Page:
The 110,000-sq-ft recycling center, which wrapped up construction in November 2015, can handle 70 tons of material per hour. Designed to blend into the Mojave Desert environment, the structure stands 40 ft tall to provide clearance and features translucent panels and overhangs to allow the building to receive daylight and minimize heat at the same time. Its design was enhanced by split-face, colored block used for its appearance, durability and suitability for the desert climate.
Republic Services’ Southern Nevada Recycling Center Celebrated with Industry Facility of the Year Award
PR News Wire│ September 20, 2016
AUSTIN, Texas, Sept. 20, 2016 /PRNewswire/ — Republic Services, Inc. (RSG) is pleased to announce that the National Waste and Recycling Association (NWRA) has named Republic Services’ Southern Nevada Recycling Center the winner of the Recycling Facility of the Year Award. The award was presented today at the NWRA’s annual Waste360 Recycling Summit in Austin, Texas.
“We are honored by this recognition,” said Tim Oudman, market vice president of Republic Services. “The Recycling Center could not have happened without the support of many local leaders and community partners. Together, we are enabling the Southern Nevada community and local businesses to achieve their sustainability goals for generations to come.”
The Southern Nevada Recycling Center is the largest and smartest residential recycling center in North America. It is capable of processing two million pounds of recyclable material per day, or 70 tons per hour, and is expected to double recycling capacity in the area. It uses several advanced recycling technologies, including five optical sorters which use 2D and 3D technologies to make material separation decisions in milliseconds. Read More…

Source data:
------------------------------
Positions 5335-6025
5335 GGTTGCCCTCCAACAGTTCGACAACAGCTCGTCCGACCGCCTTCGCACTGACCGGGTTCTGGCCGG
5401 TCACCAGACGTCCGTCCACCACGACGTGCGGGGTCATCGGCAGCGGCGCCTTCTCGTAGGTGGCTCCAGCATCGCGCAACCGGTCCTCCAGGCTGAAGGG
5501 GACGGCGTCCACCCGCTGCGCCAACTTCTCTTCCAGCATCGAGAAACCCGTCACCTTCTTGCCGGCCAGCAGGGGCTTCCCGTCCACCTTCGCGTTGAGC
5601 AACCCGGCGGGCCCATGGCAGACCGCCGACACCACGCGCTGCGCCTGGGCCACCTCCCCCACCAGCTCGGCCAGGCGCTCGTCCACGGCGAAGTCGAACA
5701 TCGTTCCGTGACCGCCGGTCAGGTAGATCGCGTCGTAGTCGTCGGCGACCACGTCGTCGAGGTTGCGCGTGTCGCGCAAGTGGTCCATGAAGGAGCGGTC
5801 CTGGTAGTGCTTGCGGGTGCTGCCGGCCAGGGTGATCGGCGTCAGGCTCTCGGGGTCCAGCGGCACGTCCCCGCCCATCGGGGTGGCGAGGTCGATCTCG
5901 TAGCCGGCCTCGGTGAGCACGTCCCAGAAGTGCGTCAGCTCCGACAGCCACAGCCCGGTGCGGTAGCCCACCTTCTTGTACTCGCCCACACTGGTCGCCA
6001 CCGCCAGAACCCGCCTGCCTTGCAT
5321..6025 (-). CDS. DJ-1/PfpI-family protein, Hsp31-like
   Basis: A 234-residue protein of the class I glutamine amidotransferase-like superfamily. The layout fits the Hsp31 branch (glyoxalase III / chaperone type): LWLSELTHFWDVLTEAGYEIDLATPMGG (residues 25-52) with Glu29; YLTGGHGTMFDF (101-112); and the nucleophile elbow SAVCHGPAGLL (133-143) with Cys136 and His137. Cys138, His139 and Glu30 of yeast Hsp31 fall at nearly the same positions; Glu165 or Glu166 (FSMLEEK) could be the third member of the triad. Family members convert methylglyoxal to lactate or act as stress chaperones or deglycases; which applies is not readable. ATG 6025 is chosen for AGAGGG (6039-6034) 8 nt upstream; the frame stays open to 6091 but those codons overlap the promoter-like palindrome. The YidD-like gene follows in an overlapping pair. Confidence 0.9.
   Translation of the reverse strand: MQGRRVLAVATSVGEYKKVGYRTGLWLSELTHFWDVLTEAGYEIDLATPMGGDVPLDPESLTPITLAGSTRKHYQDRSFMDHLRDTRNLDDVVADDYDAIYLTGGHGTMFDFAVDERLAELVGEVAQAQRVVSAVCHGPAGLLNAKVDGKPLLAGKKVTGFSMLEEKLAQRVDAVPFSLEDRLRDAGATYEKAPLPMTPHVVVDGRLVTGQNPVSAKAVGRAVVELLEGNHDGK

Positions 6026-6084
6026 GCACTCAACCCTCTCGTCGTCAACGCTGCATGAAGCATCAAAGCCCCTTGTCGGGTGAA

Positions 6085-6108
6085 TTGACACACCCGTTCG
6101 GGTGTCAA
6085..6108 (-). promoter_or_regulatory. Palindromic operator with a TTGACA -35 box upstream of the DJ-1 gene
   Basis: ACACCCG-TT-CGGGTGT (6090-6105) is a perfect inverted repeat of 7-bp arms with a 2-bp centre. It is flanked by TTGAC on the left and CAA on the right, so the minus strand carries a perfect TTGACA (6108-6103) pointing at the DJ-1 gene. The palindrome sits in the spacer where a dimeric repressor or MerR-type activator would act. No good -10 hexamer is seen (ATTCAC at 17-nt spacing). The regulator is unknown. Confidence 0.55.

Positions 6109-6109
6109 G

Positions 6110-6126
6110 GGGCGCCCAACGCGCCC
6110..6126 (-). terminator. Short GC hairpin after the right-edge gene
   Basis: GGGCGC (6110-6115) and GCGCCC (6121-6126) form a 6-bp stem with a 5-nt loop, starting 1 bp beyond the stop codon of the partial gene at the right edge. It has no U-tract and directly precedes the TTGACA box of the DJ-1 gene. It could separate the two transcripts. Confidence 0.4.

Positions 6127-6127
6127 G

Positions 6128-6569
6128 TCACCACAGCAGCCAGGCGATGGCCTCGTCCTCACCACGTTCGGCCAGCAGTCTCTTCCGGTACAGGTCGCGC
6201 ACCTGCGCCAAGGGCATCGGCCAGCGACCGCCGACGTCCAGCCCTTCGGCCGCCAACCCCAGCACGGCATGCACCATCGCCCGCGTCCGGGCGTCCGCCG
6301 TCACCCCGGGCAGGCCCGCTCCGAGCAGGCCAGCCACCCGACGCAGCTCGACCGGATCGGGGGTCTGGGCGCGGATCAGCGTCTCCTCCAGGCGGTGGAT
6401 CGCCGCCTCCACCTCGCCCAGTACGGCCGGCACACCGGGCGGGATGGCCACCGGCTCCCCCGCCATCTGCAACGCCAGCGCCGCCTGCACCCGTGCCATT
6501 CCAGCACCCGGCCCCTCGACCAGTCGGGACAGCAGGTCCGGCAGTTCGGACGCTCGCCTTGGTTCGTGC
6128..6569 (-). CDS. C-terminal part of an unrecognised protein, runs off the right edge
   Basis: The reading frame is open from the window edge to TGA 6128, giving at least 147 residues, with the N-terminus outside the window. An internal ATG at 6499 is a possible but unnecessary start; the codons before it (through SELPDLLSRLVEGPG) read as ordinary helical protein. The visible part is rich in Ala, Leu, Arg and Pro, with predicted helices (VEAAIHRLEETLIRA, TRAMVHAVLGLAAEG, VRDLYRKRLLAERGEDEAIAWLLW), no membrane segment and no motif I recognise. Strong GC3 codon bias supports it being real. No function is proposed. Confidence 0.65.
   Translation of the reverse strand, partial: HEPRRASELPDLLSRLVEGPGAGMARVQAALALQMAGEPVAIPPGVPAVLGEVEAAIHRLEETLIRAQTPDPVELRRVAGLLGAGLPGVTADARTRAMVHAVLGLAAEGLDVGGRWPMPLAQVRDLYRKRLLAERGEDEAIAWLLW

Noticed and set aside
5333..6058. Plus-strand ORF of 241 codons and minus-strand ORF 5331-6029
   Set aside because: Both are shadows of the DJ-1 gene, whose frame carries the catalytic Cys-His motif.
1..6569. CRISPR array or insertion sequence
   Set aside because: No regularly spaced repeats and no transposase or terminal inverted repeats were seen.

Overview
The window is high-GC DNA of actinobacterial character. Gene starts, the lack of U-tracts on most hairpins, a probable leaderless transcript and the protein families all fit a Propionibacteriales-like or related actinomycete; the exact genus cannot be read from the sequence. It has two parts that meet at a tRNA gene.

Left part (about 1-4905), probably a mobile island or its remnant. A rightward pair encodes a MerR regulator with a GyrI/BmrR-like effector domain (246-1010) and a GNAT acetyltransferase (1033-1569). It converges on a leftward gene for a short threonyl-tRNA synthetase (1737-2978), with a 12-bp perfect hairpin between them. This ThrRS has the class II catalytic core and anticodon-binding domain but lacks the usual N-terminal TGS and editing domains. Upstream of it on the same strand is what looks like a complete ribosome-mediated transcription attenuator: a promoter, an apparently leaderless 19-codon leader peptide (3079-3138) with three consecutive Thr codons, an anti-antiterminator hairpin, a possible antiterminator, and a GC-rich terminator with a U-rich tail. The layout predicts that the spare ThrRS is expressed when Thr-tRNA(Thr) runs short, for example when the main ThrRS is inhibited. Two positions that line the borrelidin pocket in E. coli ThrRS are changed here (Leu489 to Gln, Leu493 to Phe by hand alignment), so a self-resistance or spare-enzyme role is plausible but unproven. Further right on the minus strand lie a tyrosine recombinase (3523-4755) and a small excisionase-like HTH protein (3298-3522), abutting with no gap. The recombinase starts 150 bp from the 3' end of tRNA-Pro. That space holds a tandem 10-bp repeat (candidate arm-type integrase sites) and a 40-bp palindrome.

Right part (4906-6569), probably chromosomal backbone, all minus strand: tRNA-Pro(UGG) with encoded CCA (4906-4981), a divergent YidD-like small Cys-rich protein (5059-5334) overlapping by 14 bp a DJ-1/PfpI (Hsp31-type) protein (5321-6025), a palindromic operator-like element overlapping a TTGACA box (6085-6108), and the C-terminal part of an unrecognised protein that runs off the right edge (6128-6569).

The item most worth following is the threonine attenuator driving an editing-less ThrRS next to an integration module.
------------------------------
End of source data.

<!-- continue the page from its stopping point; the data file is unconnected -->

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Type of Transfer Stations
Waste Advantage Magazine│ September 2016
Transfer stations are designed and constructed in many shapes and sizes. Many methods to transfer waste have been implemented over the years from waste trucks to transfer trailers. Some of the many variations in transfer station facility designs include push pit, lift and load, surge pit and direct tip. Moving waste has also included many types of methods including loaders, excavators, knuckle booms and others. In this article, the discussion will be based upon a few of these options and their design-build differences. At the end of the day, it is important to work with an expert for evaluation of the transfer station operations and the decision regarding which option works best for the owner to cost-effectively transfer material through a facility.